LAX airliner fire has feds worried
Aviation safety investigators are "deeply concerned"
about what happened on June 2 at an American Airlines hangar at LAX. An engine being tested broke up, spewing hot metal a half mile and rupturing a weak fuel tank, starting a fire. It didn't get much local notice then (except on the LAFD blog
, which also posted a slideshow
Grand Avenue plan
World Cup fever
About 20,000 fans piled into Staples Center to watch on screens
as South Korea tied France. Fans got in free and the game commentary was in Korean.
Hollywood Palladium for sale—and in danger
No party at this Party
Mayor Villaraigosa was asked if he supports fellow Democrat Phil Angelides for governor and wouldn't say. Angelides has yet to say anything good about Villaraigosa's school takeover move. Michael Finnegan
in Saturday's LAT:
The dual snubs were part of a broad conflict between the two Democrats.
Villaraigosa is torn between party loyalty and the potential rewards offered by his new alliance with the Republican governor. He plans to campaign with Schwarzenegger for bond measures on the November ballot that could offer Los Angeles billions of dollars for schools, housing and traffic relief. And the governor would decide where much of that bounty went.
There is also a matter of personal ambition: Villaraigosa is widely seen as a top Democratic candidate for governor in 2010 — provided that Angelides loses.
Out at Cultural Affairs
Margie Reese disclosed Friday she will leave as the department's GM this summer, according to L.A. City Nerd
. His Nerdness also reports that Council President Eric Garcetti will lead a delegation
to Beirut to finalize a sister city deal. My add is that it's a repeat visit for the globe-trotting Garcetti; he went to Beirut on sister city business last year, after a trip to Armenia and Georgia in the company of former presidential candidate Howard Dean. Since then, he has become U.S. Navy Reserve Ensign Garcetti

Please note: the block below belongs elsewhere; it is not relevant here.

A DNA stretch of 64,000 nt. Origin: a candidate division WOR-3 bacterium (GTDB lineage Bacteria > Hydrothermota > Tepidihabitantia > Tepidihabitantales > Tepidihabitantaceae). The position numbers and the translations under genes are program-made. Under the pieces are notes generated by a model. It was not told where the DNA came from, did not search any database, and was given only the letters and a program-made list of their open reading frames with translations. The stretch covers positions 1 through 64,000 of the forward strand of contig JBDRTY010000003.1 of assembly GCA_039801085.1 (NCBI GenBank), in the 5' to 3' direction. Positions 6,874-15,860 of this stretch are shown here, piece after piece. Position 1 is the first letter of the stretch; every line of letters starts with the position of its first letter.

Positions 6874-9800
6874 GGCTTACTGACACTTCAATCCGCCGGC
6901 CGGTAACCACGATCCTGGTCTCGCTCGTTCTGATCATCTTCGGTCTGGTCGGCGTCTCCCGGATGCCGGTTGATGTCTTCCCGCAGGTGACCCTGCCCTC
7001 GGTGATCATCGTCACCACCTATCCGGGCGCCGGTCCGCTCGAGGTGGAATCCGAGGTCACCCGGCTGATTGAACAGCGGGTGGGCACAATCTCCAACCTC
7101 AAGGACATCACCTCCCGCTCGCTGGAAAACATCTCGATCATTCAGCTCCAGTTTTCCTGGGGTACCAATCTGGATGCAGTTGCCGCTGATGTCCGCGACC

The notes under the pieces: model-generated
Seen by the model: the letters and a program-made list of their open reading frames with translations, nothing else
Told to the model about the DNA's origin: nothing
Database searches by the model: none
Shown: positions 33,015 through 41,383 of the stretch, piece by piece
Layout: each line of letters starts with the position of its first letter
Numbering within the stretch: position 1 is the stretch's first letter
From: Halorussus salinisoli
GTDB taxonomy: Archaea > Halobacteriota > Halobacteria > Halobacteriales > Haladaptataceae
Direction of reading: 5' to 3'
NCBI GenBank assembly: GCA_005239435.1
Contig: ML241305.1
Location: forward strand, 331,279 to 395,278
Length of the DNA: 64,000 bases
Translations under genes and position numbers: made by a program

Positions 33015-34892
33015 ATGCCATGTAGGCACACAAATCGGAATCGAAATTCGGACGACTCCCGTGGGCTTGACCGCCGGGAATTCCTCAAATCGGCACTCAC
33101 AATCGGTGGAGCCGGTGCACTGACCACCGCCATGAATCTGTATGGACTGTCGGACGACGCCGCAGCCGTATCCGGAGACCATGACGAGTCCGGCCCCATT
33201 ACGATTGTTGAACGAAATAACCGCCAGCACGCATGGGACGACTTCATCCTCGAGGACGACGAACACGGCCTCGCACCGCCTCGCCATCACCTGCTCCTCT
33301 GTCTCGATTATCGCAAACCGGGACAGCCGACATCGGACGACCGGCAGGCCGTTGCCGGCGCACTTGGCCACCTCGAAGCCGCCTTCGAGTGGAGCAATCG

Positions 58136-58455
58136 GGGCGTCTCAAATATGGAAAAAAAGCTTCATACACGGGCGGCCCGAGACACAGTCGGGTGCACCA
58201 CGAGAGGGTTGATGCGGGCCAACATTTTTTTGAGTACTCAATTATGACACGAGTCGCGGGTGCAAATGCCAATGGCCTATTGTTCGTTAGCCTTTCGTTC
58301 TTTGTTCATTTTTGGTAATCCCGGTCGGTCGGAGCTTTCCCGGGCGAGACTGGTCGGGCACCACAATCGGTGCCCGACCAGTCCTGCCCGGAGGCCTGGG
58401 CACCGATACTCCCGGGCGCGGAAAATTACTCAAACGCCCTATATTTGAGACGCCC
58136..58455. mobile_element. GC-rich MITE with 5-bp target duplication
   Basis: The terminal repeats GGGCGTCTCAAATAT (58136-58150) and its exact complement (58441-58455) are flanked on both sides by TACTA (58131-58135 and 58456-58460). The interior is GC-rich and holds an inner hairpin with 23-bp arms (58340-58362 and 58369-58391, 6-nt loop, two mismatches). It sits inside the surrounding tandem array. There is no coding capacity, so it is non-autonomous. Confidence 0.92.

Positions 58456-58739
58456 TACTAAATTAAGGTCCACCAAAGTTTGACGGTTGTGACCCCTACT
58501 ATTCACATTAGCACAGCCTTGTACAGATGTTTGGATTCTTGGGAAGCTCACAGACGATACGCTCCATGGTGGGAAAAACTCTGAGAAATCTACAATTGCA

Closer than we knew?
Slate blogger and serial Ann Coulter defender Mickey Kaus escorted Ann Coulter to a weekend party at Cathy Seipp's house, says Tony Pierce
Being #1 at KCBS
It's great for morale
, especially when Les Moonves drops in to say congratulations. Martin Miller's take:
The surprise visit by the CBS chief rallied the troops more than a news chopper exclusive of a freeway car chase at rush hour and helped honor the end of a decades-long losing streak that perhaps only the Los Angeles Clippers could understand. "His visit to the newsroom was a huge psychological paycheck," said local news veteran Laura Diaz, who co-anchors the 11 p.m. news with relative newcomer Paul Magers. "There are people who've worked here for decades and have never experienced being No. 1....It feels pretty sweet."
The last time the station reveled in first-place glory for its 11 p.m. newscast was in the early 1970s when Jerry Dunphy and "The Big News" commanded the local airwaves. The top ratings are more a reflection of CBS' strong nighttime programming — particularly with older adults, a prime audience for evening newscasts — and the personal appeal of its revamped news team than any truly distinctive journalism that separates it from its closest rivals, according to analysts.